Drive more service-to-sales leadsThe integrated, multi-channel digital advertising program through the PureCars Platform helps OEM partners design, develop and deploy unique and proven advertising campaigns for Fixed Ops. Custom advertising plans for the program include search, display, social media and video tailored to Toyota dealers’ specific parts and service needs.

The program comes at a critical time as dealers across the country continue to rebound from the COVID-19 pandemic. PureCars digital advertising data shows that dealership spending on Fixed Ops advertising has increased 67 percent between the middle of June and end of the month.

“Fixed Ops have proven to be a continually vital part of every dealer’s business, especially during the COVID-19 pandemic when keeping cars serviceable for transport is paramount,” said Jeremy Anspach, CEO of PureCars. “Dealers certainly see the value in promoting their Fixed Ops business, and they are leveraging a wide array of digital advertising channels in order to do so, knowing that drivers are on a multitude of digital screens either for work or leisure activities.”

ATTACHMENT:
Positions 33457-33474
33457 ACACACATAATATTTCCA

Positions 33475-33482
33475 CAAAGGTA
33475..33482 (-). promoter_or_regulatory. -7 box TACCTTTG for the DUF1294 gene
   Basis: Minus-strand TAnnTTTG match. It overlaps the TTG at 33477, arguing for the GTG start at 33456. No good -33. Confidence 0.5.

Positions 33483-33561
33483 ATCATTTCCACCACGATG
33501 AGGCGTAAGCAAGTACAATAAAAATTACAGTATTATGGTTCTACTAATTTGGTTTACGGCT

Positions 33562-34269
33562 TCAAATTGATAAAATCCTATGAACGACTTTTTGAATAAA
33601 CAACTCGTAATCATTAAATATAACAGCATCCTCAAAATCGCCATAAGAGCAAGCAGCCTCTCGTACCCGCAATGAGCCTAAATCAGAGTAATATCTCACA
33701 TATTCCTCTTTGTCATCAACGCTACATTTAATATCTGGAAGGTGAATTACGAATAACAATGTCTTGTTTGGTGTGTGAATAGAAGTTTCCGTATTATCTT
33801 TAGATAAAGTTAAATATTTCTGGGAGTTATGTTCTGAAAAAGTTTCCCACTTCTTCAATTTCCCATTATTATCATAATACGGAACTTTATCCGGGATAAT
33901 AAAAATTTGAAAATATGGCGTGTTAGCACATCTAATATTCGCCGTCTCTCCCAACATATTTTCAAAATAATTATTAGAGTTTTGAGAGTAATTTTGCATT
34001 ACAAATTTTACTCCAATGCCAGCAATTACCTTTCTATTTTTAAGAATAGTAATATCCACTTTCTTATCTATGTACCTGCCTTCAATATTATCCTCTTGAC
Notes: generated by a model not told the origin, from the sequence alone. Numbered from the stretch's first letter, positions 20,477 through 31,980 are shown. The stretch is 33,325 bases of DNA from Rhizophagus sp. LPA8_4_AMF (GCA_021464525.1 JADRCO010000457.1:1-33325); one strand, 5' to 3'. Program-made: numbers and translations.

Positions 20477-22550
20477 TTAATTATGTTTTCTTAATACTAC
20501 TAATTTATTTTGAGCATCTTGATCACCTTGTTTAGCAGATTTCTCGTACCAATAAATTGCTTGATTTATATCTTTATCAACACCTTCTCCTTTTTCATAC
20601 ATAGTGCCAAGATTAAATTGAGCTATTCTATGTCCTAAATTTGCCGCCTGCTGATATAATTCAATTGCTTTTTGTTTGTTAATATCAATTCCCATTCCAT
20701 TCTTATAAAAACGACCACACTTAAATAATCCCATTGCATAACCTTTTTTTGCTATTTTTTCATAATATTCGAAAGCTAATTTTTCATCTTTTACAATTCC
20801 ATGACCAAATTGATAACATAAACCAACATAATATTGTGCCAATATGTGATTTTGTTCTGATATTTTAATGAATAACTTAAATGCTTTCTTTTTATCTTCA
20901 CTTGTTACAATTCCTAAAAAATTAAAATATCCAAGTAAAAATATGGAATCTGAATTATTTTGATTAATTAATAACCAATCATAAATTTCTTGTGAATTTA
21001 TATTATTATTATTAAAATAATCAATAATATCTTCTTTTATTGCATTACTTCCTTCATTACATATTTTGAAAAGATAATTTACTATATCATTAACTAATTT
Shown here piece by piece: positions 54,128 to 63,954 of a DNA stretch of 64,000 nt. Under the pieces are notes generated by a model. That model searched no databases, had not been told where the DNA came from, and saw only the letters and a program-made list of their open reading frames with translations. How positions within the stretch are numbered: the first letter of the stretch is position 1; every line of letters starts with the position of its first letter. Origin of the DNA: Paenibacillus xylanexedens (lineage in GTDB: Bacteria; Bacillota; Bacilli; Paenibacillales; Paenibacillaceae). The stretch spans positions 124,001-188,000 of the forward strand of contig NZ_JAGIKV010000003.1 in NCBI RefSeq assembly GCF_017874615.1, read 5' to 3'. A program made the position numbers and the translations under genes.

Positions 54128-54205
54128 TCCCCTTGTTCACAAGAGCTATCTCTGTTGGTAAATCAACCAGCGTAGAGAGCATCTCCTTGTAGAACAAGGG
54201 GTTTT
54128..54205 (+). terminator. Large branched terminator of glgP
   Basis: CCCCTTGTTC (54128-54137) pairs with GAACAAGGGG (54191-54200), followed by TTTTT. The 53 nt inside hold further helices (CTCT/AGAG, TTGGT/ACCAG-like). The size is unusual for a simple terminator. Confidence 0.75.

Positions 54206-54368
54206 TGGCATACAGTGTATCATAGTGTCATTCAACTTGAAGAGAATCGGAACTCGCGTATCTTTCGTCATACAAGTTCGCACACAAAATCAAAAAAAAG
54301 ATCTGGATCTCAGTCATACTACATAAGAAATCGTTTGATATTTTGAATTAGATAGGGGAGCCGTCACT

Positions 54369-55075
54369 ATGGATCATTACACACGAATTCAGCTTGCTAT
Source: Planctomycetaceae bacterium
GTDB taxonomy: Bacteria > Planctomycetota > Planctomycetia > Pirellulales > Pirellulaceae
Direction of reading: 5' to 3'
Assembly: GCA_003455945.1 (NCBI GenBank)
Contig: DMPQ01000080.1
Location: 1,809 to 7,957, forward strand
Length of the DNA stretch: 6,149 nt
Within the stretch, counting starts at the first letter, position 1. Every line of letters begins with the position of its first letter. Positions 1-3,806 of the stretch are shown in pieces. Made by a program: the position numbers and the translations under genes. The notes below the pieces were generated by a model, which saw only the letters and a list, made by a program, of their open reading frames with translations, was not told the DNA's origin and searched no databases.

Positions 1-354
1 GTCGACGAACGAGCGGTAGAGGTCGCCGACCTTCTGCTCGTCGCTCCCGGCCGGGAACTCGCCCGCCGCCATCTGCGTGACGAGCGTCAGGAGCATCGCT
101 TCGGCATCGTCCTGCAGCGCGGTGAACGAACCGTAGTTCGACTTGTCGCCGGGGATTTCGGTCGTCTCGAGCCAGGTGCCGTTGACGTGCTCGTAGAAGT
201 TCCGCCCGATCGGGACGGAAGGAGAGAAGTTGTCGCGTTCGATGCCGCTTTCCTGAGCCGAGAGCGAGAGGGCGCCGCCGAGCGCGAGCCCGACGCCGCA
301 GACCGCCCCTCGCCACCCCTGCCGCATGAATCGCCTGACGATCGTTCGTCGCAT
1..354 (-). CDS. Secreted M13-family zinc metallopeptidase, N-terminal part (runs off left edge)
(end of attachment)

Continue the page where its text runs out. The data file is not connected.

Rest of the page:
The General Assembly of North Carolina has amended its laws governing the title transfer of salvage vehicles by removing notary requirements, permitting electronic signatures and allowing access to division of motor vehicle systems.

Prompted by the global health crisis, the amendment, due to be signed into law in mid-July, marks a new milestone because now 25 – half the states -- would officially be eligible to transfer total loss titles digitally.

“With the passage of HB 337 (Regular Session 2019), North Carolina became the 25th state to enable electronic salvage title processing,” said Sarah Hunsicker, director of government affairs for Dealertrack Registration and Title Solutions.

Even before the pandemic forced dealerships, DMVs and auctions to operate with fewer staff and social distancing, total loss title processing could take 8-10 weeks. The new law paves the way for digital processing of total loss titles in North Carolina.

The Federal Trade Commission released the final agenda for a July 13, 2020 virtual workshop that will seek input on proposed changes to the Gramm-Leach-Bliley Act‘s Safeguards Rule, which requires financial institutions to develop, implement, and maintain a comprehensive information security program.